My family and I once planned a trip where we structured our travels around a simple question—which town is having its market day today? The culture of farmer’s markets is a defining symbol of summer bounty and community.
Getting into a weekly farmer’s market habit—or, if you’re lucky, visiting multiple markets each week—is a worthwhile venture. It organizes your week and your eating habits around an infusion of fresh, seasonal, local produce from people who care deeply about growing and sharing quality food. Does it get any better than that?
After years of enjoying farmer’s markets near my home outside Boston, I’ve learned a few things about how to maximize the pleasure of an afternoon at the farmer’s market.
1. Bring Small Bills
Farmers will appreciate the ease, and you will appreciate the speed, of having exact change—or close to it—for payment. Some farmers accept credit cards, but markets tend to be a cash business, so save yourself frustration and delay by coming prepared with some ones and fives.
2. BYOB (Bring Your Own Bag)
Not only does bringing your own bag spare farmers the expense of providing bags for purchases that might be as small as two cucumbers, it also doubles down on the environmental stewardship you’re showing by visiting the market in the first place.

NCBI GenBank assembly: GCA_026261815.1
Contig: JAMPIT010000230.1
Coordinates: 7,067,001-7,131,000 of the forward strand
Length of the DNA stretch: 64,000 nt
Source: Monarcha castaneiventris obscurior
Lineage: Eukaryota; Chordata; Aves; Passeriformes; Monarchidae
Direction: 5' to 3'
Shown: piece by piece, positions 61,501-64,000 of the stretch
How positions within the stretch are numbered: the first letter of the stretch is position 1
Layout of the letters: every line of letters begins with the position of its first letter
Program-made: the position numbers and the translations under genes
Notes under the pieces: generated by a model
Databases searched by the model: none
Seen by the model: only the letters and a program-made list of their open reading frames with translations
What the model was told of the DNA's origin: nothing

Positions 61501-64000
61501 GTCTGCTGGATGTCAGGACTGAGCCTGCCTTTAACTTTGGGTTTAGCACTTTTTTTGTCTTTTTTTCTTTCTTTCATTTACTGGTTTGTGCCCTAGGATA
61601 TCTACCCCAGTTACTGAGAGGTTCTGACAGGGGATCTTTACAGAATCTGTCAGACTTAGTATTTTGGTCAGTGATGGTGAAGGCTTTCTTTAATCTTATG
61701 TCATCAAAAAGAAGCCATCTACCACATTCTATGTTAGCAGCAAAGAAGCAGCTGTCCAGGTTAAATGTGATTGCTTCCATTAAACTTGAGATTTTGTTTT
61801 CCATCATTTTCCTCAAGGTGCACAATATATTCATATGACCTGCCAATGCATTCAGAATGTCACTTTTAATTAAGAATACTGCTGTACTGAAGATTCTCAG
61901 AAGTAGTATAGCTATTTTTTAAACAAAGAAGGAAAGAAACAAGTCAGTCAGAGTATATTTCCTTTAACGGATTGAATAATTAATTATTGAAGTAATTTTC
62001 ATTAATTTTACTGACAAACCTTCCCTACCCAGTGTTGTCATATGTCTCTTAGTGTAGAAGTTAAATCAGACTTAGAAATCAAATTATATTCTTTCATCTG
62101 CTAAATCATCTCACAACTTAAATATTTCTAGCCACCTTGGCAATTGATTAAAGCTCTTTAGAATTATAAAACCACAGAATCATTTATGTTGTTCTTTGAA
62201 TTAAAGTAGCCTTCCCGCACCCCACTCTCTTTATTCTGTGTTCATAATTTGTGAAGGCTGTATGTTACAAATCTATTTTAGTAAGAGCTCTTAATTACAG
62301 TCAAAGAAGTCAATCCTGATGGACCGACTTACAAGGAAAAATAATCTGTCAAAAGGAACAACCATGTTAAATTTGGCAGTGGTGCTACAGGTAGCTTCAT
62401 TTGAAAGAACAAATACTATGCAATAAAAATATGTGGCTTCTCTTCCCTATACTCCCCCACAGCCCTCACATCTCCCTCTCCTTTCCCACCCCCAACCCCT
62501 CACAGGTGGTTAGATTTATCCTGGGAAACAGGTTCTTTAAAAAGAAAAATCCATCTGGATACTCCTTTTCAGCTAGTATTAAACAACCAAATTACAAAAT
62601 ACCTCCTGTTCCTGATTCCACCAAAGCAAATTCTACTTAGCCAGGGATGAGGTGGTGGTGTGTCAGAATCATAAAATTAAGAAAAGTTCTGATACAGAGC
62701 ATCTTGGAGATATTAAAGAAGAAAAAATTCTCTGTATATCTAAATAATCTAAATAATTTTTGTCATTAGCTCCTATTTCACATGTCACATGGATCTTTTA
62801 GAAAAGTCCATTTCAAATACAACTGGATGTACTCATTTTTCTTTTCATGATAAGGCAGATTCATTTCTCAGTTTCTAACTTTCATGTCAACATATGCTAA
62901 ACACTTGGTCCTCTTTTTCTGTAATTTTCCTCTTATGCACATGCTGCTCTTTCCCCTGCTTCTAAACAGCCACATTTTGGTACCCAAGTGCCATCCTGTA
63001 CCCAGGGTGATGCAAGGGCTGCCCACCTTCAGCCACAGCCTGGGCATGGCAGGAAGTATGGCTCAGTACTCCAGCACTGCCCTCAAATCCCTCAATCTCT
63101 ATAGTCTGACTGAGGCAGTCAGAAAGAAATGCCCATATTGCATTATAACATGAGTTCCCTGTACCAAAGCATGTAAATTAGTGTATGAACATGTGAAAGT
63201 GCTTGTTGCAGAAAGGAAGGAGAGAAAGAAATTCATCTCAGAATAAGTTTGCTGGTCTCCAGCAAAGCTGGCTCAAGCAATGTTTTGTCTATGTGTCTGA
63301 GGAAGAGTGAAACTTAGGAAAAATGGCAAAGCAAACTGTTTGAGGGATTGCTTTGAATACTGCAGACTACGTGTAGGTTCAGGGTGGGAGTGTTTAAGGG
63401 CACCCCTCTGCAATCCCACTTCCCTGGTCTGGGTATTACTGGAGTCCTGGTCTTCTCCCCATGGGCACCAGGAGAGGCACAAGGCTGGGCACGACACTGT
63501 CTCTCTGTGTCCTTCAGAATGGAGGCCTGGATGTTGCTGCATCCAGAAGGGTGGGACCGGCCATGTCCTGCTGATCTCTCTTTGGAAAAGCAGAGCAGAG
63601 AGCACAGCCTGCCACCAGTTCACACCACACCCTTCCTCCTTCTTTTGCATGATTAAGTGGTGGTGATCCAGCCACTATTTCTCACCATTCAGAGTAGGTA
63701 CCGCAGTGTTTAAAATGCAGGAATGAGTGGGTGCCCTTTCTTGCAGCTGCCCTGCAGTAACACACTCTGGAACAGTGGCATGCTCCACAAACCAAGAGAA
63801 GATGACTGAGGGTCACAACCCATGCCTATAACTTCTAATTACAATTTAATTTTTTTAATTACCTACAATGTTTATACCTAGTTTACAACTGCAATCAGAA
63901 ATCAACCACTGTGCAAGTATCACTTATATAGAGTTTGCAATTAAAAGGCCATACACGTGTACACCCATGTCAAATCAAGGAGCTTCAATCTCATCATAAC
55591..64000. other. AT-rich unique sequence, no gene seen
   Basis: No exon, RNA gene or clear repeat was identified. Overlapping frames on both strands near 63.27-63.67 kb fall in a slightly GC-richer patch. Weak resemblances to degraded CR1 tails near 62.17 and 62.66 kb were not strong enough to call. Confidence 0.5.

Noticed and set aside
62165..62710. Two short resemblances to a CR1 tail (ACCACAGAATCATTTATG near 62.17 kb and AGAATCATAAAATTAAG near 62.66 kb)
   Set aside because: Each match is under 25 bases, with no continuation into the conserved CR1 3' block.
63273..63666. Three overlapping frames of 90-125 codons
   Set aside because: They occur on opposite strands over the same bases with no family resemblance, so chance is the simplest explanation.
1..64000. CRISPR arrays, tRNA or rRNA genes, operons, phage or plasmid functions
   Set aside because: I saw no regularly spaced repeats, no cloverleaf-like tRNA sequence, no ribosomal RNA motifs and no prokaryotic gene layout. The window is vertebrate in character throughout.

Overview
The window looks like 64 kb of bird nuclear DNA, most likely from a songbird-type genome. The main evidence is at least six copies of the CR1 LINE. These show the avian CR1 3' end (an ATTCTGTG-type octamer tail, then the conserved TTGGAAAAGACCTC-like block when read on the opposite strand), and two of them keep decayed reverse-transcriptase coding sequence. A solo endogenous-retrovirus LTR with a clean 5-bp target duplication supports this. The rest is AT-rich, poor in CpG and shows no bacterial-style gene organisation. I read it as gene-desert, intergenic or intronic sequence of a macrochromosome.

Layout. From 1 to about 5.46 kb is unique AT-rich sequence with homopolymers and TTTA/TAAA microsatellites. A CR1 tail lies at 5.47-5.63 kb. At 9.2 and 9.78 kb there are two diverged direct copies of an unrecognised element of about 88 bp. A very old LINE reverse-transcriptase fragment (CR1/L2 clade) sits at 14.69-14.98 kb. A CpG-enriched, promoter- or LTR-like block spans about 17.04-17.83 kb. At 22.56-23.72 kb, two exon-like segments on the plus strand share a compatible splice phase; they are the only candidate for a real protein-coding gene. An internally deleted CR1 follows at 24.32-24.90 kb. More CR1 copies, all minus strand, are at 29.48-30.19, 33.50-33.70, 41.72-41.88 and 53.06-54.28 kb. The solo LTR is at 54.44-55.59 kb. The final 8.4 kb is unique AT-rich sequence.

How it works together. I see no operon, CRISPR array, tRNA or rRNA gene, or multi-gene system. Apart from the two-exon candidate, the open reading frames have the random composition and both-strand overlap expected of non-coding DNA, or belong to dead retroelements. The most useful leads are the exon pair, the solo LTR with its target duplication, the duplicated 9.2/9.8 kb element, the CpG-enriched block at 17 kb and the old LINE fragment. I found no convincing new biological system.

3. Stay Hydrated and Sun-Protected
You know the saying, “Don’t go to the grocery store hungry?” At the farmer’s market, it’s thirst you should watch out for. Market days can be blazingly hot, especially if the stalls are set up on asphalt surfaces. Protect yourself by having a cold drink tucked into your bag, and a sun hat and sunscreen on your body.
4. Try Something New-to-You
At the farmer’s market, you might see some new-to-you foods, like kohlrabi, sunchokes, or fennel. Ask the farmer how these foods are prepared, and take a few home to try. Worst case, you’ll have a funny story to tell about that weird turnip salad you tried. Best case, your kohlrabi slaw will be the hit of every summer picnic you attend this year!
5. Say Hello—and Thank You
The folks behind the register at your farmer’s market are hard workers. When they’re not selling their wares, they’re planting them, tending to them, harvesting them, and packing them up for your enjoyment. It’s a profoundly connecting moment when you select some of their tasty goods to bring home to your family—seize it by greeting the farmer, asking her how her day is going and thanking her for her hard, delicious work.